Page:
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No general H1N1 vaccination yet


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POSTED: Friday, December 11, 2009

About 14 states or cities such as Denver and Boulder, Colo., have extended H1N1 influenza (swine flu) vaccinations from priority groups to the general public, but Hawaii is not ready for that yet, says state Health Director Chiyome Fukino.

She said the demand for vaccine fell off in mainland areas now offering vaccinations to anyone who wants them, but the demand in Hawaii is greater than the vaccine supply.

And some of the priority groups for H1N1 vaccinations, particularly college-age youths from 19 to 24 years, are slow to get them, reports indicate.

The state Health Department is pushing residents in priority groups to get vaccinated to help prevent the spread of H1N1 influenza in the islands.

The priority groups encompass people considered the most vulnerable for complications from H1N1 influenza, such as pregnant women.

Several pregnant women in Hawaii have ended up in hospital intensive care units because of pneumonia triggered by H1N1, said Dr. Tod Aeby, chief of the Generalist Division in the John A. Burns School of Medicine's Department of Obstetrics, Gynecology and Women's Health, part of the University of Hawaii.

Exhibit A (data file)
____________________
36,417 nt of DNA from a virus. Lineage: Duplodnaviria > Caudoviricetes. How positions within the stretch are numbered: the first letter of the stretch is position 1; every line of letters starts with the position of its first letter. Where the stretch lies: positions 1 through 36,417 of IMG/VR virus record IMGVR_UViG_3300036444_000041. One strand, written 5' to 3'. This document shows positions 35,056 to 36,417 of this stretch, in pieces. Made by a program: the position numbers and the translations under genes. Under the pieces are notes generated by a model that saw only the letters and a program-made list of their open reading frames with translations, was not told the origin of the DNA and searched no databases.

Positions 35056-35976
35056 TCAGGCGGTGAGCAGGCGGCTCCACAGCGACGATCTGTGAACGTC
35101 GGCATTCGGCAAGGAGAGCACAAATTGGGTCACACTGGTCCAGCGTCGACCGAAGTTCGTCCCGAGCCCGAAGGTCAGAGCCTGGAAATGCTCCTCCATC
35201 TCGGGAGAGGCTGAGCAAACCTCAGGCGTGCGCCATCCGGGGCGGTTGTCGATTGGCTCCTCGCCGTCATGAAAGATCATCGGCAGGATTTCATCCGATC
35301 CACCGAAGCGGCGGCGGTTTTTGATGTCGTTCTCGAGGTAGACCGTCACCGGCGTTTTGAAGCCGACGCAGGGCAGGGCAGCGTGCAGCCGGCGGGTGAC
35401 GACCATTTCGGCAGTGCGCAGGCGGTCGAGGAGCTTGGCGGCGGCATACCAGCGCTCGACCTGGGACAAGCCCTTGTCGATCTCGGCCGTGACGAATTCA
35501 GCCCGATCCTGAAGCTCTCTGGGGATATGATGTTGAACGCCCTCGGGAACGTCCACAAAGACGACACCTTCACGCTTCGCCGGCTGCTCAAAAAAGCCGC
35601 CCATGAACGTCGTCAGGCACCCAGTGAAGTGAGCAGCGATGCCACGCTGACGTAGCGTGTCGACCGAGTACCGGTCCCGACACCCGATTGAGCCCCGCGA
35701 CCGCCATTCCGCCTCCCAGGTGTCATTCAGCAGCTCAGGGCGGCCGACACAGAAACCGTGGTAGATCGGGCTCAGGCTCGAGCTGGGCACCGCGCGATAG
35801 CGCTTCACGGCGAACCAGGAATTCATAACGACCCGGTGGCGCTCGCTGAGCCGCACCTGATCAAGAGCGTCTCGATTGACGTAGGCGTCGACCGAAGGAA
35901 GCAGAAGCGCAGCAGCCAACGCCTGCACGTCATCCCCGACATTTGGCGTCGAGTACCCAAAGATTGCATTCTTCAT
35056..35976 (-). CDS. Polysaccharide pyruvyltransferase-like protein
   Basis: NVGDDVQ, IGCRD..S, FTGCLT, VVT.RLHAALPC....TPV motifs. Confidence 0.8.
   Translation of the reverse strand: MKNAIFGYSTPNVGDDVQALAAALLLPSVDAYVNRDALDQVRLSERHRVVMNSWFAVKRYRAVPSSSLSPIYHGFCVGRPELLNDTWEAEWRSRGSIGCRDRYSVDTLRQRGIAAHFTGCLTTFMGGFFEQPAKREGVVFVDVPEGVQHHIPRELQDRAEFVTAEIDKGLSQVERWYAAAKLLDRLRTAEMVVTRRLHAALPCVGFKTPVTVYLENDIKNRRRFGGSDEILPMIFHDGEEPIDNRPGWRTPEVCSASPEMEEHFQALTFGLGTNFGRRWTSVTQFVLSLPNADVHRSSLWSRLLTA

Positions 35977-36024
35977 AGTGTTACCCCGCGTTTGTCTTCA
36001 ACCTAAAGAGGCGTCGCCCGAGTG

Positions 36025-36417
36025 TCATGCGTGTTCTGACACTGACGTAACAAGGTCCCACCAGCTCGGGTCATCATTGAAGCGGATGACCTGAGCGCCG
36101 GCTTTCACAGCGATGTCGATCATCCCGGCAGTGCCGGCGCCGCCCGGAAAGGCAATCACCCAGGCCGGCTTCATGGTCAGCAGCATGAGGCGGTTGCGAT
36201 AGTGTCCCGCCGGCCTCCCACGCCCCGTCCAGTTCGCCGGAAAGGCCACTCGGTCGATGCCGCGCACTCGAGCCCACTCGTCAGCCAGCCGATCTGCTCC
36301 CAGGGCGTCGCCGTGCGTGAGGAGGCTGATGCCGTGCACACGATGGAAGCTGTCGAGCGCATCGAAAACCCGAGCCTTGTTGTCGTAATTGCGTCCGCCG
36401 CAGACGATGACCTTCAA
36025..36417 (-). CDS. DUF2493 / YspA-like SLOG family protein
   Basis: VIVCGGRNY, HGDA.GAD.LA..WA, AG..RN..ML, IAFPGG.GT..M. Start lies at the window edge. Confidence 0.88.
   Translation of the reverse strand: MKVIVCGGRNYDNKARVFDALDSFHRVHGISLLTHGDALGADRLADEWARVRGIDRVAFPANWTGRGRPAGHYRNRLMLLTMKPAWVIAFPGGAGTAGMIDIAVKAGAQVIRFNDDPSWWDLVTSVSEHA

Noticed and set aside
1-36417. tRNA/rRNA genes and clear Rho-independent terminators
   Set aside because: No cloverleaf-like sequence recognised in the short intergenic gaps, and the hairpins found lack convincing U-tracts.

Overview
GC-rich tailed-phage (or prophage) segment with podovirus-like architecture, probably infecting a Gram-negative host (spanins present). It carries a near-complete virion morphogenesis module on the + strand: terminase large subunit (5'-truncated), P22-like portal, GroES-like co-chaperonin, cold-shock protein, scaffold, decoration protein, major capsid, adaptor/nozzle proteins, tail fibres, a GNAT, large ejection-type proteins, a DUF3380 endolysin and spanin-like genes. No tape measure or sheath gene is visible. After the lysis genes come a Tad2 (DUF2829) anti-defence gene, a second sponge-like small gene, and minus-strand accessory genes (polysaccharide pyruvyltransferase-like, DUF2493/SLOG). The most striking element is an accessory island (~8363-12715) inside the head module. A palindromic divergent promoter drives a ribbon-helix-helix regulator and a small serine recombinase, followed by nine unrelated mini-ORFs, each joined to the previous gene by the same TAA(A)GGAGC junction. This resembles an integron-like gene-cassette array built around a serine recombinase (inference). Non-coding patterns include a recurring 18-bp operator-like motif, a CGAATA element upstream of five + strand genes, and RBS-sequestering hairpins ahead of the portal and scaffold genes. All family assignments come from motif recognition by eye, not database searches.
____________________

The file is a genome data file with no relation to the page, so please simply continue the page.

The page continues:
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They recovered, and the babies “;managed to do well,”; but 28 pregnant women on the mainland have died from H1N1 influenza, Aeby said, stressing the importance of vaccinations.

He said the medical school has 300 doses of H1N1 vaccine available for pregnant women who fill out a request form available at www.hsblinks.com/1i8.

The school will contact applicants to schedule appointments to receive the vaccine. There is no cost for those with HMSA health insurance. For others the charge is $7.

The medical school also is holding a free H1N1 Vaccine Clinic from 1 to 2 p.m. today in Room 314 with vaccine from the HOME (Homeless Outreach and Medical Education) project the students run under Dr. Jill Omori.

People eligible for the vaccine include those in the H1N1 priority groups—those from 6 months to 24 years old, those from 25 to 64 years old with a chronic disease, health care or emergency services workers with direct patient contact, and those living an infant under 6 months old.

H1N1 influenza activity has decreased across the country but has remained “;pretty stable”; in Hawaii, said Fukino, reporting a low level of influenza activity here with H1N1 the dominant strain. But both Fukino and Aeby pointed out that the virus is unpredictable.

“;Our goal is to suppress it by appropriate prevention,”; Fukino said.

For more information see flu.hawaii.gov.